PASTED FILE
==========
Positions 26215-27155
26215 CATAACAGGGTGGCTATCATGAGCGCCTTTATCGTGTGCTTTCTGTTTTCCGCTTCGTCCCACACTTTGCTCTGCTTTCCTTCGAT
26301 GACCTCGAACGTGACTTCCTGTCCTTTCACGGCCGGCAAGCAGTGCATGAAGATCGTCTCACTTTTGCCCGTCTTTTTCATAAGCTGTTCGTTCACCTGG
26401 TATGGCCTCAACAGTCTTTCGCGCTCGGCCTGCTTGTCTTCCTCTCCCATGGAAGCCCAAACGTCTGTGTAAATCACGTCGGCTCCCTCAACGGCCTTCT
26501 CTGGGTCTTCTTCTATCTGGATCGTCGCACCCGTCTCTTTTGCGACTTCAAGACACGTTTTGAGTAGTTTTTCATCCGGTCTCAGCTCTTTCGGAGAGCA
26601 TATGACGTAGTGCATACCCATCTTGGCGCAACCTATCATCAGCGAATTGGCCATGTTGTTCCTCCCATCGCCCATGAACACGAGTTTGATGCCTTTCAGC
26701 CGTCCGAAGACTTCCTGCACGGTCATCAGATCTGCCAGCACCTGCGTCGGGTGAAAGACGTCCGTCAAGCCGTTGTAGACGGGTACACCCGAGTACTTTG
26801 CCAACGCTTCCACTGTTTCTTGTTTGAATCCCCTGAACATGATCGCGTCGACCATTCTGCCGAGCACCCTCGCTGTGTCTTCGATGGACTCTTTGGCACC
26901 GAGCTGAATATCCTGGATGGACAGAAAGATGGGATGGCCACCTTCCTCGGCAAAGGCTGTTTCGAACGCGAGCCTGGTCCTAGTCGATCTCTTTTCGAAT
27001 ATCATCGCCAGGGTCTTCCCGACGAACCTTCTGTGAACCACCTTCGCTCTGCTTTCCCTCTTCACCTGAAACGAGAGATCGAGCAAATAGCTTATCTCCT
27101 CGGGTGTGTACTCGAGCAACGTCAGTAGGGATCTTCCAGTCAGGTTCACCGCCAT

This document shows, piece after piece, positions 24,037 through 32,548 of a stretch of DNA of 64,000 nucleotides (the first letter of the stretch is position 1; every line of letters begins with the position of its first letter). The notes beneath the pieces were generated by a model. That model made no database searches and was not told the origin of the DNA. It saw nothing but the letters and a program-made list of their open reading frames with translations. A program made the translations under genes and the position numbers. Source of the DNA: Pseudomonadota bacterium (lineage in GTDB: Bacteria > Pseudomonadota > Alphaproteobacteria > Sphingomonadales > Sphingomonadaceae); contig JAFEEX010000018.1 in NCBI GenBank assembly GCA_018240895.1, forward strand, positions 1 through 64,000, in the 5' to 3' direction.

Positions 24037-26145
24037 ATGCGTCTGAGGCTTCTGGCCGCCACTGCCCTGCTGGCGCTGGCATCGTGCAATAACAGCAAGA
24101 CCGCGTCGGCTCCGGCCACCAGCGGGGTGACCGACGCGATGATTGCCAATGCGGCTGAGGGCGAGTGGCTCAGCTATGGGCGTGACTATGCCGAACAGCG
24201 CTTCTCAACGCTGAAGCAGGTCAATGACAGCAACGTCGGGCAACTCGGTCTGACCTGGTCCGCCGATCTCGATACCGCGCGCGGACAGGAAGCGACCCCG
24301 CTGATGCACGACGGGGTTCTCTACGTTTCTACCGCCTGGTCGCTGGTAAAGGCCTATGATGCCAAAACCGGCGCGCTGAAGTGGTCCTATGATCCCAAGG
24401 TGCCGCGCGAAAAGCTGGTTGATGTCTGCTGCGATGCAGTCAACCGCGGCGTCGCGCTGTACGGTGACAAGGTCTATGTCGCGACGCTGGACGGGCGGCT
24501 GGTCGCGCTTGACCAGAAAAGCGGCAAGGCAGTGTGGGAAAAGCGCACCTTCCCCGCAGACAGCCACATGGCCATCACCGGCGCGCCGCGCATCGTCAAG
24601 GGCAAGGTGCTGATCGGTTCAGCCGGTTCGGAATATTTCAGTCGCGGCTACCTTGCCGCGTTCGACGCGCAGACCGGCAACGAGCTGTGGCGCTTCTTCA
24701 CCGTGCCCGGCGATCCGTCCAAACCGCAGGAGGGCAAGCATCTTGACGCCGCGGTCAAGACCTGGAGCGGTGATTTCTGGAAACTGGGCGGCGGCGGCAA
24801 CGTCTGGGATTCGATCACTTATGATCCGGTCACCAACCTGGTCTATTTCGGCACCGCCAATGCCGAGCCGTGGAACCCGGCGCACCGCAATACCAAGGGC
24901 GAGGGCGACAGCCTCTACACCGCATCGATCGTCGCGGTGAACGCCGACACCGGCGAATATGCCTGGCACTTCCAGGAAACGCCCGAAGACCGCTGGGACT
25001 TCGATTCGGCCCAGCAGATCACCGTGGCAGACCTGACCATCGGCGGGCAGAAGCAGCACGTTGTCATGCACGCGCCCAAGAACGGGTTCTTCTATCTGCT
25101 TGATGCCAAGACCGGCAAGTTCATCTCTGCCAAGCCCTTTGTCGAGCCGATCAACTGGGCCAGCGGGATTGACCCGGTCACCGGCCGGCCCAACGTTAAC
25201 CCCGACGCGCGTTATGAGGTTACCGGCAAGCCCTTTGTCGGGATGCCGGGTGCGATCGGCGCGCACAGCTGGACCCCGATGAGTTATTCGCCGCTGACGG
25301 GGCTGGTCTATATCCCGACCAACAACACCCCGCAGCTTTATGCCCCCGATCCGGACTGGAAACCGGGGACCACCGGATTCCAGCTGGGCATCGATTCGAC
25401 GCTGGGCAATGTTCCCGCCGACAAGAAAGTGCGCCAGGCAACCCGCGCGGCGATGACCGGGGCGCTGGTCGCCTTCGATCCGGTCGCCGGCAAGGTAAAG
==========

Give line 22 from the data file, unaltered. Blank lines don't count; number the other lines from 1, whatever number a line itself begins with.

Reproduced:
24801 CGTCTGGGATTCGATCACTTATGATCCGGTCACCAACCTGGTCTATTTCGGCACCGCCAATGCCGAGCCGTGGAACCCGGCGCACCGCAATACCAAGGGC